It’s also willful ignorance to overlook the fact that allowing people and businesses to keep more of their income, rather than having it taken and spent by self-interested politicians, improves the economy. The benefits of a growing economy are shared more broadly than just the entity enjoying a smaller tax liability.

Finally, Policy Watch repeatedly conflated “wealth” with “income.” Income is a snapshot; it changes throughout someone’s lifetime. Someone with a high income this year is not necessarily “wealthy,” nor is someone with a low income this year necessarily “poor.” This reality undercuts the “ability to pay” principle that motivates progressive income tax rates proposed by leftists such as Policy Watch. This principle essentially says that those who can “afford” to should pay more in taxes.

Imagine a small business nearly bankrupted by Gov. Cooper’s lockdown orders, racked with debts accumulated in an attempt not to shut their doors permanently. Perhaps, as the restrictions were lifted, this business saw a rebound in revenue this year. But that would not make the small businesses owner “wealthy.”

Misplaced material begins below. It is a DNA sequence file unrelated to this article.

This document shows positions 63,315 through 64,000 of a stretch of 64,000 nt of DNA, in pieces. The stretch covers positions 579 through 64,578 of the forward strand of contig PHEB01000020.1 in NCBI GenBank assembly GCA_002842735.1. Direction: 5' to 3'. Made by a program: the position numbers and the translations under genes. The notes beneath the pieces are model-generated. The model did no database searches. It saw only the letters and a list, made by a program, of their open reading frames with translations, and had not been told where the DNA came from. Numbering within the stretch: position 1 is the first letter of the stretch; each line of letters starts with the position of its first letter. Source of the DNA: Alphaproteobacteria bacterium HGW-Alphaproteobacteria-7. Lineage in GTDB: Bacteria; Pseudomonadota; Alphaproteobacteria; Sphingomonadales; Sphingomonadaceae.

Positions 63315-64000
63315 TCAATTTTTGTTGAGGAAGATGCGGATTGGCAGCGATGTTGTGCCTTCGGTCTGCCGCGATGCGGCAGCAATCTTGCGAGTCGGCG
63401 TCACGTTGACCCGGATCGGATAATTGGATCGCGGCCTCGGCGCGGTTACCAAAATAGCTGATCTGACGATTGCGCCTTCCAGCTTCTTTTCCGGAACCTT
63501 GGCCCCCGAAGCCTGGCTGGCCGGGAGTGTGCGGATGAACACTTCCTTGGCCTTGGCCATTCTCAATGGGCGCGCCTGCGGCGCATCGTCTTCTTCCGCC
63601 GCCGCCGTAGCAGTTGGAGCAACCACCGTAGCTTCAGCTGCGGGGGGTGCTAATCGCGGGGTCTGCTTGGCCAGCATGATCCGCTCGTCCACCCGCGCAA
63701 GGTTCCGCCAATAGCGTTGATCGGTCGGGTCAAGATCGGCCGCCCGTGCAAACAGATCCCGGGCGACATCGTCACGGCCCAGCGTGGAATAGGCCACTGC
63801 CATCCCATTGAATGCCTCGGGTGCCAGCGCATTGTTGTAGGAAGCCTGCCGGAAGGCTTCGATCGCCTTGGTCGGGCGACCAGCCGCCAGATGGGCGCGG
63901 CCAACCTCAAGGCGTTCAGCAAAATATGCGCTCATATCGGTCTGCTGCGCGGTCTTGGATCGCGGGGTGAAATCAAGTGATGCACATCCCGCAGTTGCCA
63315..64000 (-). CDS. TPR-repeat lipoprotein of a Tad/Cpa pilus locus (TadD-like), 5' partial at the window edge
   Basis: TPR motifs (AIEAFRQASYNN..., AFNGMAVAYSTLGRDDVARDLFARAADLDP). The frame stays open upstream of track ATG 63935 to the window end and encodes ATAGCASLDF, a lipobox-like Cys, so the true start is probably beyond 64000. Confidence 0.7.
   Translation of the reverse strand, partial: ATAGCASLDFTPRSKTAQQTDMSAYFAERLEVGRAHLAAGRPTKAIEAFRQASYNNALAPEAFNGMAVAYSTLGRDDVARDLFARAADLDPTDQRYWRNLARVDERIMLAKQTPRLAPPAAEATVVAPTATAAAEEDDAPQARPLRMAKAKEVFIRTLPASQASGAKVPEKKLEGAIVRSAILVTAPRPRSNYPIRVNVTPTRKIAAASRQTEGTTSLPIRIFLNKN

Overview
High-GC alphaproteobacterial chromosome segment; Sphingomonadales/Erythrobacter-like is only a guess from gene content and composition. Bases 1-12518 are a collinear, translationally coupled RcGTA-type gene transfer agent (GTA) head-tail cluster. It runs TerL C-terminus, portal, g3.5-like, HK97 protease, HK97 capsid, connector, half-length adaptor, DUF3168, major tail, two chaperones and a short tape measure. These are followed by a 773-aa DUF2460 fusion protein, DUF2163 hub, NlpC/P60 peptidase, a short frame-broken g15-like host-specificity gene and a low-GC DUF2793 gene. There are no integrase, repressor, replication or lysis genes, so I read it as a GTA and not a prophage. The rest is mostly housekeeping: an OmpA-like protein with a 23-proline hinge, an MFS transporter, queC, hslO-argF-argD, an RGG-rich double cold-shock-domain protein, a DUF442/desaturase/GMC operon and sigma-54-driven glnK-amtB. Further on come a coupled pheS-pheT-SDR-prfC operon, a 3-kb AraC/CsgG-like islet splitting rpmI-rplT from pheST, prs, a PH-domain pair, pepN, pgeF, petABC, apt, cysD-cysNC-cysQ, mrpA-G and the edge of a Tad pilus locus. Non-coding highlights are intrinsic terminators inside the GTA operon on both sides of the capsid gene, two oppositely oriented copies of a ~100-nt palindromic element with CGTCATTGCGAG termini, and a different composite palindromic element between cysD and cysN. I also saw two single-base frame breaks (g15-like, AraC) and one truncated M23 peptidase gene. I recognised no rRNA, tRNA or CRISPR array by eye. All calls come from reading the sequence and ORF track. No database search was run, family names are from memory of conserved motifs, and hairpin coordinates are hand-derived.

Or take the case of a college student at a prestigious university who comes from a wealthy family and is a year from graduating and beginning a lucrative career, and who worked part-time. On her tax return, she will appear low-income, but she is not “poor.”

Moreover, there are other circumstances unique to each household that a tax return cannot convey. Someone, for instance, might report high income but be strapped with medical debt and caring for an aging relative. The tax return demonstrates an “ability to pay,” but reality doesn’t.

Policy Watch’s analysis is predictable, sloppy, and naive to second-order effects of tax policy. But mostly, the contrast is one of perspective.

How should decisions be made about how the money you earn is spent: by you and your loved ones at the kitchen table, or by self-interested politicians you’ve never met in committee meetings in Raleigh?

I know which side I’m on.

Brian Balfour is Senior Vice President of Research for the John Locke Foundation, where he oversees the organization’s research and analysis on a variety of issues. He previously worked for the Civitas Institute for 13 years, and has a master’s… ...